In 1973 or early 1974 (ibid, 2015, 40) the Rushcutters Bay (Farmers) Ocean Baths were demolished, after some public opposition to traffic congestion in New Beach Road and perceptions that the baths were an eyesore (ibid, 2015, 40).

During the 2000 Olympic Games in Sydney, while most events were held at the Homebush facilities, the sailing races were run on the harbour from Rushcutters Bay (Hoskins, 2009, 304-5). Both parks and the intervening Sir David Martin Reserve were used as the Olympic Sailing Shore Base for the Olympic and Paralympic Games (Sir David Martin Reserve, draft plan of management, n.d).

Yarranabbe Park is likely held in high regard by a broad cross-section of the sailing community, especially those involved in the Sydney to Hobart races and Sydney Olympic sailing events. Olympic Legacy items are located adjacent to the Sir David Martin Reserve, including the hard stand area, two cranes and marina. Within the reserve, such items include renovations to the Drill Hall, its extension and Sail Loft (Sir David Martin Reserve, draft plan of management, n.d.). for the Sydney 2000 Olympic and Paralympic Games (WLEP, 2014). This included Yarranabbe Park being used for car parking and the siting of various support structures. It appears that four temporary jetties were built through sections of the sea wall during that period, roughly in the centre of the park. In 2001 a new public jetty for water taxis and a new pathway along the Yarranabbe Park sea wall were built, with the winding up of the Olympic Coordination Authority (ibid, 2015, 43).

On the Woollahra Municipal Council side (Rushcutters Bay Park east), large open, unenclosed spaces remain intact, framed by major mature tree plantings along the perimeters and along key walkways. This the principal characteristic and use of this park. The harbour wall has been heritage-listed by Woollahra Council. the children's playground, outdoor gym and kiosk are relatively new.

Various upgrades to Yarranabbe Park have occurred in recent years, including provision of and changes to the centrally-located children's playground and extension and improvement of the public footway along the sea wall to the park's northern tip (ibid, 2015, 43).

Historic themes

Australian theme (abbrev)New South Wales themeLocal theme
1. Environment-Tracing the evolution of a continent's special environments Environment - naturally evolved-Activities associated with the physical surroundings that support human life and influence or shape human cultures. Environment/Contact: What do we know of the Contact Environment?-Environment (Natural) Control
1. Environment-Tracing the evolution of a continent's special environments Environment - naturally evolved-Activities associated with the physical surroundings that support human life and influence or shape human cultures. Other open space-
1. Environment-Tracing the evolution of a continent's special environments Environment - naturally evolved-Activities associated with the physical surroundings that support human life and influence or shape human cultures. River flats-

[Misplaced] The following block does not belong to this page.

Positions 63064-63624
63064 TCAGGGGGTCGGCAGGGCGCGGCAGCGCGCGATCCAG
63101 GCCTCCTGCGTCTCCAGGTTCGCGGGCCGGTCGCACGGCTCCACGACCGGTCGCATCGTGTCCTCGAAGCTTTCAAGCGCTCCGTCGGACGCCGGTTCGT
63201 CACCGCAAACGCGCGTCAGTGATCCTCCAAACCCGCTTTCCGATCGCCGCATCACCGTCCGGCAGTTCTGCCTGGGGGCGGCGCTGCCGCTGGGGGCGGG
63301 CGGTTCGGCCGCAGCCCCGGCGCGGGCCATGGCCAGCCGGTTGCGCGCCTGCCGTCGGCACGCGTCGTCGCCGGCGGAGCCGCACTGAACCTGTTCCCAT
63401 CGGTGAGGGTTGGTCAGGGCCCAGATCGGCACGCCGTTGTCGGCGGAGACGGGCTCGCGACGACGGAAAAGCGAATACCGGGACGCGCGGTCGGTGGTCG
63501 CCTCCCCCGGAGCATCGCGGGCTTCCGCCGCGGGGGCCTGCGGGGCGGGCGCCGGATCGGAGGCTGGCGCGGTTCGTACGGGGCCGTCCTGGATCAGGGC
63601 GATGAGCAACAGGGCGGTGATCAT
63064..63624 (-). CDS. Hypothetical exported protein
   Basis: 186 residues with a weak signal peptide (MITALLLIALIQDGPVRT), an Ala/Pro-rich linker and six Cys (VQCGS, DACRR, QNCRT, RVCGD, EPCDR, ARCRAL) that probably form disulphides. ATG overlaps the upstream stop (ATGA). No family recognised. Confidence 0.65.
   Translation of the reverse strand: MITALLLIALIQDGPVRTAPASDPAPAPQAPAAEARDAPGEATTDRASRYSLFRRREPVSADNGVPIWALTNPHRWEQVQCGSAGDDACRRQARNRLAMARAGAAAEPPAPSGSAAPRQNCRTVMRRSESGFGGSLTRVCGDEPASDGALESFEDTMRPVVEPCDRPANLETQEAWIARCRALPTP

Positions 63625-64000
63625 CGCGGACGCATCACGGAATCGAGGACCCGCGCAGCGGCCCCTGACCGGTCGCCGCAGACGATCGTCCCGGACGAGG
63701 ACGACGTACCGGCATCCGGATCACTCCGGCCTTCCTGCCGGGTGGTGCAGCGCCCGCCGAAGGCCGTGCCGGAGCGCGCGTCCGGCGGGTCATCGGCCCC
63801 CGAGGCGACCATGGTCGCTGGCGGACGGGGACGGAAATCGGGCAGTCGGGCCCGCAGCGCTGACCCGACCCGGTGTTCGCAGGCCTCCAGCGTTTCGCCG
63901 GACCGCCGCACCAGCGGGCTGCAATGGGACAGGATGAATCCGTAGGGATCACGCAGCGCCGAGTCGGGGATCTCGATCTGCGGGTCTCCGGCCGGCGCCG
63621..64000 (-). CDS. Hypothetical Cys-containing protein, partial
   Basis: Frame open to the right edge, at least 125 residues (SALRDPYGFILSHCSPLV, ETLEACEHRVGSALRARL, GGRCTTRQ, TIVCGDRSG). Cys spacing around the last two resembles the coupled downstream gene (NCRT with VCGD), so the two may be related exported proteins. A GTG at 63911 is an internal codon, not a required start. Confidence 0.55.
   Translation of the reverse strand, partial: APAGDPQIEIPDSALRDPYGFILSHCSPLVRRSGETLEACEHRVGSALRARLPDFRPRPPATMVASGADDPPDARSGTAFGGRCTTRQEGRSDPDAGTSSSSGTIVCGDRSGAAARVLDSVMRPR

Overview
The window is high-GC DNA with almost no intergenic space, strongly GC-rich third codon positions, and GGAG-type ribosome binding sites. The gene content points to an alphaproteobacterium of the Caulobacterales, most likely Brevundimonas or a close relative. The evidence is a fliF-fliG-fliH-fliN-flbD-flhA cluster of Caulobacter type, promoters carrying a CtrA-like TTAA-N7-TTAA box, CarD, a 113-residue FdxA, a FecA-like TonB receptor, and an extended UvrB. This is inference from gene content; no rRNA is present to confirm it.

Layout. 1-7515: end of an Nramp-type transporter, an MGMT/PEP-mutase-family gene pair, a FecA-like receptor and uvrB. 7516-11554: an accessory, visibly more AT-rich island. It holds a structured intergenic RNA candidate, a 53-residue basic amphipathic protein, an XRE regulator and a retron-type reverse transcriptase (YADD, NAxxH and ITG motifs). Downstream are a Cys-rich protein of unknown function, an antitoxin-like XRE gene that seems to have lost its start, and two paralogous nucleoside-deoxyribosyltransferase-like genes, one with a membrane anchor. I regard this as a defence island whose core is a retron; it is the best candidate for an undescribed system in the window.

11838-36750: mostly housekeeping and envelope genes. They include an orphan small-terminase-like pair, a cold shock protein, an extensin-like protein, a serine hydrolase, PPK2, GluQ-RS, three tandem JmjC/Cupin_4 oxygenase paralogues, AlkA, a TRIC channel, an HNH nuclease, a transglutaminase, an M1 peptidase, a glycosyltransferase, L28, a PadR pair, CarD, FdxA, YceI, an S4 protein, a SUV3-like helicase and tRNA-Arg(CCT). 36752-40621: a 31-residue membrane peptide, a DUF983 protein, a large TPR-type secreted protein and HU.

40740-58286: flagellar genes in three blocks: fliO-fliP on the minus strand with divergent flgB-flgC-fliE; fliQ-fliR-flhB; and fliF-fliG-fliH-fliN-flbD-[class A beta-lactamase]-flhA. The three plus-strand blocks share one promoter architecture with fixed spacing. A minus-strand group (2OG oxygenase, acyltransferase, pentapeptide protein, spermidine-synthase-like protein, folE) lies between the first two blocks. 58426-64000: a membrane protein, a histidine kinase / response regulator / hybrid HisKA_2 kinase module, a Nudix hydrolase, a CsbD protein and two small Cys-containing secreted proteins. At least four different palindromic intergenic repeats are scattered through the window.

1. Environment-Tracing the evolution of a continent's special environments Environment - naturally evolved-Activities associated with the physical surroundings that support human life and influence or shape human cultures. Topography: How did the environment, topography and the River influence early settlement? Is there a strong relationship-Peopling the Continent Contact
1. Environment-Tracing the evolution of a continent's special environments Environment - naturally evolved-Activities associated with the physical surroundings that support human life and influence or shape human cultures. Special tree or trees-
1. Environment-Tracing the evolution of a continent's special environments Environment - naturally evolved-Activities associated with the physical surroundings that support human life and influence or shape human cultures. Changing the environment-
1. Environment-Tracing the evolution of a continent's special environments Environment - naturally evolved-Activities associated with the physical surroundings that support human life and influence or shape human cultures. Park reserve-
1. Environment-Tracing the evolution of a continent's special environments Environment - naturally evolved-Activities associated with the physical surroundings that support human life and influence or shape human cultures. Introduce cultural planting-
1. Environment-Tracing the evolution of a continent's special environments Environment - naturally evolved-Activities associated with the physical surroundings that support human life and influence or shape human cultures. Cultural: Natural landscapes valued by humans-
1. Environment-Tracing the evolution of a continent's special environments Environment - naturally evolved-Activities associated with the physical surroundings that support human life and influence or shape human cultures. Cultural: Lakes and wetlands supporting human activities-